Small group team building and community exercises often revolve around activities that foster collaboration and camaraderie. However, today, I’m introducing a unique concept for you to take away and ponder.
During a keynote session I once hosted, I presented 800 school coordinators with a deck of 60 question cards. The origins of this exercise were rooted in an experience with a tightly-knit group I was once invited to work with. This group consisted of individuals who had been working together for a minimum of six years, with some having collaborated for over two decades. Their closeness was evident, but I wanted to explore the depths of their connections.
The 60-Question Challenge
I displayed all 60 questions from the deck, face up on a table. The group, consisting of six individuals, was tasked with one simple yet revealing objective: remove every question they felt confident they could answer on behalf of every other member in the group. Astonishingly, they could only confidently answer four out of the 60 questions. And, in my subsequent experiences with other groups, no group has ever managed to confidently answer more than six.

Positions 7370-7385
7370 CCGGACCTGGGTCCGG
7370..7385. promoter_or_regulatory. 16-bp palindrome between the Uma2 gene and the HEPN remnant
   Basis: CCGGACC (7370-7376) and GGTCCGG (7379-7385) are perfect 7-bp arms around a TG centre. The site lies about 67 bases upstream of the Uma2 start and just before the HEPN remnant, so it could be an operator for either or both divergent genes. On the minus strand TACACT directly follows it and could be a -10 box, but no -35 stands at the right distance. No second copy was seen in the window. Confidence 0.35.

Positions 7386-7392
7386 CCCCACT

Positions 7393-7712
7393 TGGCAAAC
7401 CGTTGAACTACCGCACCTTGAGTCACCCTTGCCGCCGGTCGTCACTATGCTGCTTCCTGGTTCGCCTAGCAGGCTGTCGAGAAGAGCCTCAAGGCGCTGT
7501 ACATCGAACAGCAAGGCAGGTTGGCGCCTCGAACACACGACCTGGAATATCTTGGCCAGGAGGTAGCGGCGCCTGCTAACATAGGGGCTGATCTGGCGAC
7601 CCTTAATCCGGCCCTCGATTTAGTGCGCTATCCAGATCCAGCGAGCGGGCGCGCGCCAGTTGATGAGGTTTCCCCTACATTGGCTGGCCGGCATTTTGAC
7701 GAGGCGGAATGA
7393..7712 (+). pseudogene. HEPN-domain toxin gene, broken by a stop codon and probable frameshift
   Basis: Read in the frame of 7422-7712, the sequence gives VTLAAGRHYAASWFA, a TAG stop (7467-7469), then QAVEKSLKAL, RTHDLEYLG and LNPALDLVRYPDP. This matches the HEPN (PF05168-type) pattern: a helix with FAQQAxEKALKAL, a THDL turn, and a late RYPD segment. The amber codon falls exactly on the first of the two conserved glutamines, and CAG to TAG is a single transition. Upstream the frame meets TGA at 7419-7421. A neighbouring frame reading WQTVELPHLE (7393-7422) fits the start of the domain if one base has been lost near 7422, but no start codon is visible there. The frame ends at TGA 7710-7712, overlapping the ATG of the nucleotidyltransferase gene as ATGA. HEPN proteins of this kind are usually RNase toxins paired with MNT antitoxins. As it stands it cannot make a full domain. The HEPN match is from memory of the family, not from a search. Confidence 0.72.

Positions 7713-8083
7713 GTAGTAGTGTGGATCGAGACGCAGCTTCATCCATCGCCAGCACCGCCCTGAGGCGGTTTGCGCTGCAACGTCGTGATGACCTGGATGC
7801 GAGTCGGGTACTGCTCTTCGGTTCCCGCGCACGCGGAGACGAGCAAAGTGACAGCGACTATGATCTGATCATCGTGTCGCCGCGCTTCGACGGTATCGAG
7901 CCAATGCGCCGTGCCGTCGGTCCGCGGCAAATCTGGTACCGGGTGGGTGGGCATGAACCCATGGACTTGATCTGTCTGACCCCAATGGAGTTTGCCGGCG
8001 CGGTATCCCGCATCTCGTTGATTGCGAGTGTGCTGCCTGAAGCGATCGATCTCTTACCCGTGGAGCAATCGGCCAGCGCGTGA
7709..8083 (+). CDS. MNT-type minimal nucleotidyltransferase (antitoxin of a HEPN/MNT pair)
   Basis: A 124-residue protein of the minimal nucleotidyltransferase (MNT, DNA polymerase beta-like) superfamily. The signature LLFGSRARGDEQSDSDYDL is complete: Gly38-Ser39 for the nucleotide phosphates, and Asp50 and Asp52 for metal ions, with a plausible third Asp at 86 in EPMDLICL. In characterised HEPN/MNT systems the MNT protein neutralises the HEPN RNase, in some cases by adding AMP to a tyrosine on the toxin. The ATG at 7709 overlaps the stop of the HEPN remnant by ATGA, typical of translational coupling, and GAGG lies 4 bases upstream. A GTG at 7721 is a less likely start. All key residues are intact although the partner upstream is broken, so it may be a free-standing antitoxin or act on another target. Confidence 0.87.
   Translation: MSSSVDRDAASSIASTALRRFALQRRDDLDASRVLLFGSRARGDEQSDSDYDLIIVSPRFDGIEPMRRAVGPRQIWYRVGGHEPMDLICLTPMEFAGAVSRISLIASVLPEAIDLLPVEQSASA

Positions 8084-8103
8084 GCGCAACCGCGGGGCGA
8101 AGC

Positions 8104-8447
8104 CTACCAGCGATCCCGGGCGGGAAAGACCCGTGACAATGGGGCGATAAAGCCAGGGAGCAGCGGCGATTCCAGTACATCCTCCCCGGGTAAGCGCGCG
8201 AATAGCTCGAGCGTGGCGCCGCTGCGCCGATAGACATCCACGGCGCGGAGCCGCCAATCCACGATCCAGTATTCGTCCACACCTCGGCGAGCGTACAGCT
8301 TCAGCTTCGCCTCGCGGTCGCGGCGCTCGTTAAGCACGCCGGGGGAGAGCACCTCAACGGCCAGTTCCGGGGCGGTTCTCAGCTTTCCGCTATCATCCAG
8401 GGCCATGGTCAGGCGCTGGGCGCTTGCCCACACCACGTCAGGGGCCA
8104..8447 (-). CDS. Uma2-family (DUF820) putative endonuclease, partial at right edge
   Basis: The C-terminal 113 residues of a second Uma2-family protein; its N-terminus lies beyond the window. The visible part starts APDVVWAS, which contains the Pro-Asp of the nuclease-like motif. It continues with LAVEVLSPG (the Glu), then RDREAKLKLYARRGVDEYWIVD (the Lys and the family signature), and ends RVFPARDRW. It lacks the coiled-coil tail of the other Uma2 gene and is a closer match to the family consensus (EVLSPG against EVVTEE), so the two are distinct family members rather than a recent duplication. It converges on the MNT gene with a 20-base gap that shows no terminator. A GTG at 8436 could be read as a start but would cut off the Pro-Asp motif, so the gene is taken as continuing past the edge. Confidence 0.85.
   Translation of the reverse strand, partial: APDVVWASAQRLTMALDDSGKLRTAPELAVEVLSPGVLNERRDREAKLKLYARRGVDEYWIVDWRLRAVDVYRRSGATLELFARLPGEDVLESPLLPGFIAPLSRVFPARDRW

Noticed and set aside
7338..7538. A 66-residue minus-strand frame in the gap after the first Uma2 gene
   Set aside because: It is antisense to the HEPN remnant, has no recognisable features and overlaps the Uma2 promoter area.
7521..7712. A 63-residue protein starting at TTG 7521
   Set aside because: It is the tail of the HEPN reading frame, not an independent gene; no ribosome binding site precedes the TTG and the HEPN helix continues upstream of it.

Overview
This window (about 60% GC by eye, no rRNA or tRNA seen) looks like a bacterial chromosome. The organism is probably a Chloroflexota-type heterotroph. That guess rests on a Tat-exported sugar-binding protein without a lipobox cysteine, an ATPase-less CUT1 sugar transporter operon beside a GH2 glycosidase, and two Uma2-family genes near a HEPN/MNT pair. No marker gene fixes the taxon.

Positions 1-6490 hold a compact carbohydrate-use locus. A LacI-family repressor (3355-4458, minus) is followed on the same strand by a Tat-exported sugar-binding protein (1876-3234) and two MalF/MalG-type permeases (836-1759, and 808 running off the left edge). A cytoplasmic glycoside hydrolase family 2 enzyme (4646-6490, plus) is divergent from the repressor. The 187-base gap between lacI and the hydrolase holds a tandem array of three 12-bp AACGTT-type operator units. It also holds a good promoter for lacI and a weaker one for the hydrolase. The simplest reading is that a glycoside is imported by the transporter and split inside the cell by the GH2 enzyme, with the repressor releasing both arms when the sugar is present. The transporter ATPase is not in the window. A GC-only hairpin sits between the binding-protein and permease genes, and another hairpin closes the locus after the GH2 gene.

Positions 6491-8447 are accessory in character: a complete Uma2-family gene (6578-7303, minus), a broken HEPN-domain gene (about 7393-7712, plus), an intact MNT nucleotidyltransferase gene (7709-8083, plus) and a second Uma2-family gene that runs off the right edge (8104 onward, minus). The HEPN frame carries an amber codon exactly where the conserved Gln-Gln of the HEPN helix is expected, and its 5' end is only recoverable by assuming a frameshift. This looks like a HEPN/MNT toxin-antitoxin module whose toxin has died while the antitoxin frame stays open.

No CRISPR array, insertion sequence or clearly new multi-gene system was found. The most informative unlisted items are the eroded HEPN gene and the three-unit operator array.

This exercise underscores a profound realization: Often, when we work closely with people, we assume we know them comprehensively. However, in reality, we might only be familiar with a minuscule fraction of their personalities or life experiences. As time progresses, these assumptions confine our colleagues into boxes, limiting our understanding of their evolving nature.
Surprises in the Responses
The questions posed were thought-provoking, with prompts such as, “What is a goal you plan on accomplishing in the next year?” It’s intriguing to hear responses to such questions, especially when it’s from someone you believed you knew inside out. Articulating aspirations or ideas out loud not only paves the path to actualization but also possesses the potential to influence and inspire peers.
In conclusion, this exercise isn’t just about team building; it’s an invitation to continuously rediscover those around us. By actively seeking to understand our peers beyond the superficial layers, we cultivate deeper relationships and a more cohesive team environment.